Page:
A fresh burst of activity in the iPhone rumor mill was set off last week by the U.S. Patent Office giving Apple a patent on a casing for a wireless mobile device. Although this patent mentions a variety of mobile devices, most people are assuming it refers to a combination phone and iPod, which many are expecting to debut in January.
Patent No. 20060268528
In its patent application, Apple didn't specify exactly what kind of wireless device it is intending. The basic description is very vague: "A portable computing device capable of wireless communications, the portable computing device comprising: an enclosure that surrounds and protects the internal operational components of the portable computing device, the enclosure including a structural wall formed from a ceramic material that permits wireless communications therethrough."
The application goes on to say that this computing device could be a handheld computer, a cell phone, or a media player.
Apple says the ceramic material that will make up much of this device's casing could be zirconia or alumina.
The company filed for this patent on August 7.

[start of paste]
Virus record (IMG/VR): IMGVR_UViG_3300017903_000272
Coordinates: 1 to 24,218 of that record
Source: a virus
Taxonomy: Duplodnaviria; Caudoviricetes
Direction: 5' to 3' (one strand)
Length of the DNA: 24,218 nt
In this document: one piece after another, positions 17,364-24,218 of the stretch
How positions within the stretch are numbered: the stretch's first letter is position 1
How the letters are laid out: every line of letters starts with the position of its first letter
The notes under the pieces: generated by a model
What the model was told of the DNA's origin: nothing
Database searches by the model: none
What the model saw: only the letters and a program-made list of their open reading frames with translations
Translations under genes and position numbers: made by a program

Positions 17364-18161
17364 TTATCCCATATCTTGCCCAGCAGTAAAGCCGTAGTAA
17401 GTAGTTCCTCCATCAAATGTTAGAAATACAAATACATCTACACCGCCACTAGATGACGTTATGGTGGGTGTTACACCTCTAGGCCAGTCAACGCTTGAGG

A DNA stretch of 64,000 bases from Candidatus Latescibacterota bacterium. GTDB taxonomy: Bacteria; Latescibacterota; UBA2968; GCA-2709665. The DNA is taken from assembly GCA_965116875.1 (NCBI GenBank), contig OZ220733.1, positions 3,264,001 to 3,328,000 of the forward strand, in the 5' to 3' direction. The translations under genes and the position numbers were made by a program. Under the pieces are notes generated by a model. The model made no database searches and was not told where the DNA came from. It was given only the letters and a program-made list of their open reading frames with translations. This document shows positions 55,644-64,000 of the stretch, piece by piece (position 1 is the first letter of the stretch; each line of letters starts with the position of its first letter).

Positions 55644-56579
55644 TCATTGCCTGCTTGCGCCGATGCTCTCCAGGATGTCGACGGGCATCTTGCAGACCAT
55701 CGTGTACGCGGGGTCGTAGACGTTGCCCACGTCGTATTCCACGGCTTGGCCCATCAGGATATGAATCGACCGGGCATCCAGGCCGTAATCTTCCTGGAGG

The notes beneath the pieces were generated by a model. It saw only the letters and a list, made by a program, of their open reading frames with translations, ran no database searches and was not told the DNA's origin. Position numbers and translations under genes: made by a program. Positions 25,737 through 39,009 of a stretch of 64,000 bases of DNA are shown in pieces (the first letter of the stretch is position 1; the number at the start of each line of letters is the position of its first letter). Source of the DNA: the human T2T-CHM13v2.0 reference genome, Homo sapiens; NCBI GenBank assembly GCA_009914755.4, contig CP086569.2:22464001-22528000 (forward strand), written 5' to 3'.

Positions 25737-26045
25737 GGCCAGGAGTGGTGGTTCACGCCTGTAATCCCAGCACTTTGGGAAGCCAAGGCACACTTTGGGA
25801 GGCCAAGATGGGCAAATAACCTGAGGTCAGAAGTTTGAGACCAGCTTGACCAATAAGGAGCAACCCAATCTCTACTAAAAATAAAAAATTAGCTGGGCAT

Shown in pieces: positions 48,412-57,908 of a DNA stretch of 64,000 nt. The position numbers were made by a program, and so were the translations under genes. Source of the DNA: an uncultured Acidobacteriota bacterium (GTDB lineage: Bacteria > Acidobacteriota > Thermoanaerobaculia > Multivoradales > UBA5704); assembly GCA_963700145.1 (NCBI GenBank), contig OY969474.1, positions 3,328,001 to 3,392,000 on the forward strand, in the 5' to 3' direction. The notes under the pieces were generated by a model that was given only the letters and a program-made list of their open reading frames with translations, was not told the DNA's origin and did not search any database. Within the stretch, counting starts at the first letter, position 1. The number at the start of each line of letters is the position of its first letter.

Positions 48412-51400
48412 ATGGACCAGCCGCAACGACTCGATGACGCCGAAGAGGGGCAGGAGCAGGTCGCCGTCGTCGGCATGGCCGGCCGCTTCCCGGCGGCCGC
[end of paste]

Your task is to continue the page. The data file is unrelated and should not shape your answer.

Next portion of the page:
The full text of Patent No. 20060268528 can be found on the U.S. Patent and Trademark Office's web site.
iPhone? What's an iPhone?
Rumors that Apple, Inc. is going to release a handheld or smartphone have persisted for years, and probably started back in the 1990s, not that long after this company axed its first PDA, the Newton.
Nevertheless, quite a bit of actual evidence has emerged recently that a smartphone/iPod combo is in development.
Most recently, a report ran in the Taiwan press that Hon Hai Precision Industry Co Ltd. is producing for Apple n phone that also has the same multimedia functionality as an iPod. Reportedly, Apple has ordered 12 million of these for delivery some time before the middle of next year.
Of course, virtually every smartphone on the market is capable of storing and playing music. What is supposed to make the iPhone different will be its full support for the iTunes music service. Plus, unlike the Motorola ROKR (a device with limited support for iTunes), the number of songs that can be stored on Apple's own phone will reportedly be limited only by its storage capacity.
Rumors indicate this model will have other features like a 3.0-megapixel camera and a 2.2-inch display.
One of the most important questions still unanswered is whether the iPhone will be a smartphone, or just a "dumb" phone with multimedia capabilities added on.
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